A peaceful and sovereign solution to Libya's problems

By R. T. Luke V. Browne

KINGSTOWN, St Vincent, Wednesday May 25, 2011 – Not so long ago a civil—as opposed to a criminal—court jury in America found the City of Philadelphia guilty of using excess force, and violating human and constitutional rights, when it bombed and killed members of a black liberation group. Dropping bombs on occupied homes was declared unconscionable, but no public official ever faced criminal prosecution. No one suggests that international crimes are associated with America’s horrible destruction, under false pretense, of Iraqi lives. Muammar Gadaffi, though, should be dragged before an International Criminal Court that has no authority over Americans.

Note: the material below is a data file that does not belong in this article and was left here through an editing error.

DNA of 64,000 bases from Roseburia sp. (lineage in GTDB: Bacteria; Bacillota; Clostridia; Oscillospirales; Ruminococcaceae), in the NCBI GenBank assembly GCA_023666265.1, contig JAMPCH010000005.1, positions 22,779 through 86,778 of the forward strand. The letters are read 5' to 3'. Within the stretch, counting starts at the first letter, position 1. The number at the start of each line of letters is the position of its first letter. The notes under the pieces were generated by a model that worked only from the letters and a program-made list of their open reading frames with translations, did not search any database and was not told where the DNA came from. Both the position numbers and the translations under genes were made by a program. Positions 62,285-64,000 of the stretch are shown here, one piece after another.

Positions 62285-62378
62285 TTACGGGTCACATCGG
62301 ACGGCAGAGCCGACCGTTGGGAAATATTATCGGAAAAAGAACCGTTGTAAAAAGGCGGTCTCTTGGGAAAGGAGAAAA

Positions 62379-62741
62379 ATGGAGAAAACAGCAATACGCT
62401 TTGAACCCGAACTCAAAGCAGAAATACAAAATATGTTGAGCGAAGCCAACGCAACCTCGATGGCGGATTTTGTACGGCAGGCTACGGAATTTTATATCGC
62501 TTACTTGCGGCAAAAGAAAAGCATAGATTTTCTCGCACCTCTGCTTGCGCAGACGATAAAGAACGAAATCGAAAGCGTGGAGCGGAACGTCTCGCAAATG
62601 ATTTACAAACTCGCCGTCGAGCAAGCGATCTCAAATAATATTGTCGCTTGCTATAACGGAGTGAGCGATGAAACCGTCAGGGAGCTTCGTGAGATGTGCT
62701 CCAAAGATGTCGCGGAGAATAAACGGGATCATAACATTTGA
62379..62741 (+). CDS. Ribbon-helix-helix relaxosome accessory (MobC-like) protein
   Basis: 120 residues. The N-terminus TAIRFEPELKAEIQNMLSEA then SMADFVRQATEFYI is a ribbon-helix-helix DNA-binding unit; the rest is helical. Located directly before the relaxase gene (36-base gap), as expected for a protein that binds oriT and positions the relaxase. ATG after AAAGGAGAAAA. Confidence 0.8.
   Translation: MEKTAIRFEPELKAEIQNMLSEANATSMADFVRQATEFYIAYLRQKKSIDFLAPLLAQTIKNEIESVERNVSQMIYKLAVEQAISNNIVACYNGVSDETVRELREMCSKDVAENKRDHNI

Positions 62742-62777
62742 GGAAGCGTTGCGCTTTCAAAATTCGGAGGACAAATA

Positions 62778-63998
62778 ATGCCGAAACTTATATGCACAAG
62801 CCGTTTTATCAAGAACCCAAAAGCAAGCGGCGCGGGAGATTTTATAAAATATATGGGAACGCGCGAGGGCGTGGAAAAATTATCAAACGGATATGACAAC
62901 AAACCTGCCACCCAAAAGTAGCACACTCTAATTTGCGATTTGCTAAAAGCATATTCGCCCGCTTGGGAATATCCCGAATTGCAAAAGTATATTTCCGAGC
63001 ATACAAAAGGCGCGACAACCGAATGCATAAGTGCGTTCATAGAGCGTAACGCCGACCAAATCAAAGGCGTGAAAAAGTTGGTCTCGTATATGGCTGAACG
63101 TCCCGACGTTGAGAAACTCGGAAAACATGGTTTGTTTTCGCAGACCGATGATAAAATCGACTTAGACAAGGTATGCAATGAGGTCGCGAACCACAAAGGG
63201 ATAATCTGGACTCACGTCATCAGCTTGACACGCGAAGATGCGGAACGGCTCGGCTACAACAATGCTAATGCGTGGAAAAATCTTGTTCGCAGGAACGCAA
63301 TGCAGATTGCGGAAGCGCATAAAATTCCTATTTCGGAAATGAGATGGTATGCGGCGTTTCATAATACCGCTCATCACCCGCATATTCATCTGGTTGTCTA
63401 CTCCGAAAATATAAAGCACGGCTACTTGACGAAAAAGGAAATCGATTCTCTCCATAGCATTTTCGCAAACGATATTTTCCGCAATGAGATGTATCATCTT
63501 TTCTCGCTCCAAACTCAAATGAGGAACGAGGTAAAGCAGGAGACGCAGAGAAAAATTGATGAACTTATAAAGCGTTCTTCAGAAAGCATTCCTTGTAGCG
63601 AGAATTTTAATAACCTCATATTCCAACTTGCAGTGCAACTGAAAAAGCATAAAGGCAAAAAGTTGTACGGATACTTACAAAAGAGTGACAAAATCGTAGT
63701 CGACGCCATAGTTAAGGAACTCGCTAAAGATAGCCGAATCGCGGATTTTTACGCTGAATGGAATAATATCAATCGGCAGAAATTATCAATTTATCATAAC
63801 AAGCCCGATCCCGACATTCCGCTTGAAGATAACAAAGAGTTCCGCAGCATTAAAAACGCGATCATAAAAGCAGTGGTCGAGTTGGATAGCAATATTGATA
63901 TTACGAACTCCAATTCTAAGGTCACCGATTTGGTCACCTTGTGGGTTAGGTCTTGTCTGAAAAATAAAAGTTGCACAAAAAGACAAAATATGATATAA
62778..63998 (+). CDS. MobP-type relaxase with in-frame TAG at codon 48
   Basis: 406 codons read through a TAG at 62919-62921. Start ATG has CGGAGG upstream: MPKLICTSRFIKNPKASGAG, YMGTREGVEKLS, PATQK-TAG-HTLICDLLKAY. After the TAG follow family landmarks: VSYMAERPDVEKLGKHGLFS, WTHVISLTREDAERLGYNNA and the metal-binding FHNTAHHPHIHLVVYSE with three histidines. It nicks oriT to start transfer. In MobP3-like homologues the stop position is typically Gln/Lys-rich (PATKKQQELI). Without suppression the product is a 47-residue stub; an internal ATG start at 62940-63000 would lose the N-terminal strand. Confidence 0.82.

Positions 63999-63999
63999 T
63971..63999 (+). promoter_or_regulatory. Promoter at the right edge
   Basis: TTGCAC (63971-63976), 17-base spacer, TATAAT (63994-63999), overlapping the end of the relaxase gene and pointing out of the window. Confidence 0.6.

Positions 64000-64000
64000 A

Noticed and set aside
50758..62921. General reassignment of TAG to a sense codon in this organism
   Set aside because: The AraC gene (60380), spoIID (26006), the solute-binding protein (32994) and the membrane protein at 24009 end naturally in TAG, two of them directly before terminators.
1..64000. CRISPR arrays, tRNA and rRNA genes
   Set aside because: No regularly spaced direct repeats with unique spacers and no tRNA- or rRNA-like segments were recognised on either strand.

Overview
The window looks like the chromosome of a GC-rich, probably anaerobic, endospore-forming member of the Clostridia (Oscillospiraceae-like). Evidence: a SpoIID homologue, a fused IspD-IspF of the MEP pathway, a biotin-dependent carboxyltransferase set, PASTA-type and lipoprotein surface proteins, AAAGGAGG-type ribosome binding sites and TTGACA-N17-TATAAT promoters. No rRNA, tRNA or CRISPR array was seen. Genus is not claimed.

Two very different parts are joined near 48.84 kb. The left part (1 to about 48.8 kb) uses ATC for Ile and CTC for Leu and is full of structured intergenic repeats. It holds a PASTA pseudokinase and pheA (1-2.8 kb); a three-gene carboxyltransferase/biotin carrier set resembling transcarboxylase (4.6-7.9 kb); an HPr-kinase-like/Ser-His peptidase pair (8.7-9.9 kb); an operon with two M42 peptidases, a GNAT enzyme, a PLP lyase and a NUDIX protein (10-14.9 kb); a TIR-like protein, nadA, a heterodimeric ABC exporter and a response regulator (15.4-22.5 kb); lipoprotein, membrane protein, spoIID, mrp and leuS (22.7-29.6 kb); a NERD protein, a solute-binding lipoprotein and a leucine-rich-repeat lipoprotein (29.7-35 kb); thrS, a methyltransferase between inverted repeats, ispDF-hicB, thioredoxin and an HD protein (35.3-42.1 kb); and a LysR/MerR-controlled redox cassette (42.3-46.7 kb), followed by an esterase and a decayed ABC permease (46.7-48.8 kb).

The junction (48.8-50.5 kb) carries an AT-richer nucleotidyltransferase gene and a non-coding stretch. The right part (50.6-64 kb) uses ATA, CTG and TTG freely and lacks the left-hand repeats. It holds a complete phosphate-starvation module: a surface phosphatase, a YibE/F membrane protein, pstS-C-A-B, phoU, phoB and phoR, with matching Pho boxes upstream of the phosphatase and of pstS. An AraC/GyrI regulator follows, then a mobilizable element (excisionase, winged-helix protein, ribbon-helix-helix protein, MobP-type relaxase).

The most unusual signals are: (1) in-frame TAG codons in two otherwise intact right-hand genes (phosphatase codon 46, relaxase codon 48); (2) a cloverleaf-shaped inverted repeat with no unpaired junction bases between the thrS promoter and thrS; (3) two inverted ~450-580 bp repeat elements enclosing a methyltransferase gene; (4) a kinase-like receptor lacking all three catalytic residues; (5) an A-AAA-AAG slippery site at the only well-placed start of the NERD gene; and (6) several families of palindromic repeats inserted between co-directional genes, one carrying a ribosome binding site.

What about NATO’s allied leaders? Aren’t they the indiscriminate aggressors in the battle for Libya? And don’t they fight outside their local jurisdiction? Aren’t they the ones whose actions have reverberated across Africa and the Middle East and stained the conscience of the world? Who, really, has dealt another horrible blow to a deliberately underdeveloped Africa? 

The population of Libya is 50 times less than the population of the USA